Aramis Ramirez is on fire

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No one had a worse April and Maya than Aramis Ramirez has, but after taking most of June off on the DL, his July has been something else.  The Cubs’ third baseman is hitting .383/.406/.950 this month, with nine homers and 24 RBI. Last night was the jewel in this month’s crown, as Ramirez went 3 for 5 with three homers and seven RBI.

One of the scarier things staring the Cubs in the face these past few months has been the fact that Ramirez has a player option for 2011 to the tune of $14.6 million.  It’s still not going to be joyful to pay that when the team probably needs to be tearing down and rebuilding, but at least an effective Ramirez will make that a bit easier.  And until this month, there was much reason to believe that the Cubs would be seeing such a thing again.

Aaron Judge set a new postseason strikeout record

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For a few days, it looked like Aaron Judge was finally hitting his stride in the postseason. He was still striking out at a regular clip, piling more and more strikeouts atop the 16 he racked up in the Division Series, but he was mashing, too. He engineered a three-run homer during Game 3 of the Championship Series, followed by another blast and game-tying double in Game 4. His one-out double helped pad a five-run lead in Game 5, while his 425-footer off of Brad Peacock barely made a dent during a 7-1 loss in Game 6. And then Lance McCullers‘ curveball found and fooled him, as it did five of the 14 batters it met in Game 7:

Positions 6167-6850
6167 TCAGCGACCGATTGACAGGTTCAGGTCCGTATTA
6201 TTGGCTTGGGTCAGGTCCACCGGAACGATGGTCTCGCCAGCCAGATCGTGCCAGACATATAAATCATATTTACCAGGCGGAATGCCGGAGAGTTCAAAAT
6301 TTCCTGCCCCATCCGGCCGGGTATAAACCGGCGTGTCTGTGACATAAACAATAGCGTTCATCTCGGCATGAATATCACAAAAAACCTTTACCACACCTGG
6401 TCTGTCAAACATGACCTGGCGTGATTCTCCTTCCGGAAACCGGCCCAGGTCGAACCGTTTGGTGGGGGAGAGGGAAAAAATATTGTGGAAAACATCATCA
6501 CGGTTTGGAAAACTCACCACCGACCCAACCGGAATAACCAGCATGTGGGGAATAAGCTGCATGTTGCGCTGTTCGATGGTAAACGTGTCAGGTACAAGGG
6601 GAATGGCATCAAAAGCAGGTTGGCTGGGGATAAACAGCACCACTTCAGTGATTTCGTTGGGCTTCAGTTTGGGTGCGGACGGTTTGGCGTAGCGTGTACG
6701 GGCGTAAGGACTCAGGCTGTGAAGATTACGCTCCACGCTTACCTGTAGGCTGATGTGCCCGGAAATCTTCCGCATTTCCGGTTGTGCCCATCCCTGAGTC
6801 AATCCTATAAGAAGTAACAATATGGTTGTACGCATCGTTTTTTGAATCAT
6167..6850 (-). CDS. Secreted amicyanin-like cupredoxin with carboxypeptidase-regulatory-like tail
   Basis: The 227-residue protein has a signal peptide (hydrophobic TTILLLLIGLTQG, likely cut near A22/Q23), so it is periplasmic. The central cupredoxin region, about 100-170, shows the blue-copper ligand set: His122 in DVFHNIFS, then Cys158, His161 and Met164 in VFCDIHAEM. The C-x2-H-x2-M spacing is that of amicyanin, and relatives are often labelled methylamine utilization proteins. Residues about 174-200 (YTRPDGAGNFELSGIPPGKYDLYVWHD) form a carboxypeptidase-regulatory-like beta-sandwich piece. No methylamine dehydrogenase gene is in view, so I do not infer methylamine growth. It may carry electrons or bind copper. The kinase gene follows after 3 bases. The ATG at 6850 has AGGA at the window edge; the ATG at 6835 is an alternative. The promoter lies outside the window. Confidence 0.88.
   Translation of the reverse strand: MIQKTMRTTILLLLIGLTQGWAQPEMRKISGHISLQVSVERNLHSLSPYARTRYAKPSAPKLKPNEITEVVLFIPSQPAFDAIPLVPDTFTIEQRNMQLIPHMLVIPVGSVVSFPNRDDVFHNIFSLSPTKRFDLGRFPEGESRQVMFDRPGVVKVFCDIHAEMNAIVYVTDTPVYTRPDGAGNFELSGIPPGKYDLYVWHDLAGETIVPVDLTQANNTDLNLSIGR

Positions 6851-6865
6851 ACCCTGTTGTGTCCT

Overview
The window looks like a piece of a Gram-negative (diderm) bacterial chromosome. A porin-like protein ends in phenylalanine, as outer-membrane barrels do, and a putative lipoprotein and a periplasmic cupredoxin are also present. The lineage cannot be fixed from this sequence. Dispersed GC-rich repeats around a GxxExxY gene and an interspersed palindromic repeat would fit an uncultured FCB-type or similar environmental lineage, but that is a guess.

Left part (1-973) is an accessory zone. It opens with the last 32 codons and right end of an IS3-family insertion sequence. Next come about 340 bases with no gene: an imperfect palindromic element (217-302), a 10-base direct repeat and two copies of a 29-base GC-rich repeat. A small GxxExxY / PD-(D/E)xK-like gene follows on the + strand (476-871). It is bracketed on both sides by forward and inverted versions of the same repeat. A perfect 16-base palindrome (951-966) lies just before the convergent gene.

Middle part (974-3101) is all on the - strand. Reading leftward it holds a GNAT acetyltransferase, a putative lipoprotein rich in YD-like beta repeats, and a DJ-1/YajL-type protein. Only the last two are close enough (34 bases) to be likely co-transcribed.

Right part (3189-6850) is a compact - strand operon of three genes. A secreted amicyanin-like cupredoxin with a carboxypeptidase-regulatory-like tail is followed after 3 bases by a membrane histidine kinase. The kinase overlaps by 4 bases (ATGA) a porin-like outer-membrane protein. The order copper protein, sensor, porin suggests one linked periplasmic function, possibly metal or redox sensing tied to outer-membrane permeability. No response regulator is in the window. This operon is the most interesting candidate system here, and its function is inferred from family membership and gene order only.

The strikeout was Judge’s first of the evening and 27th since the start of the playoffs. No other major league batter has racked up that many strikeouts in a single postseason, though Alfonso Soriano’s 26-strikeout record in 2003 comes the closest. Within that record, Judge also collected three golden sombreros (four strikeouts in a single game), narrowly avoiding the dreaded platinum sombrero (five strikeouts in a single game).

It’s an unfortunate footnote to a spectacular year for the rookie outfielder, who decimated the competition with 52 home runs and 8.2 fWAR during the regular season and was a pivotal part of the Yankees’ playoff run. Thankfully, the image of McCullers’ curveball darting just under Judge’s bat won’t be the image that sticks with us for years to come. Instead, it’ll look something like this: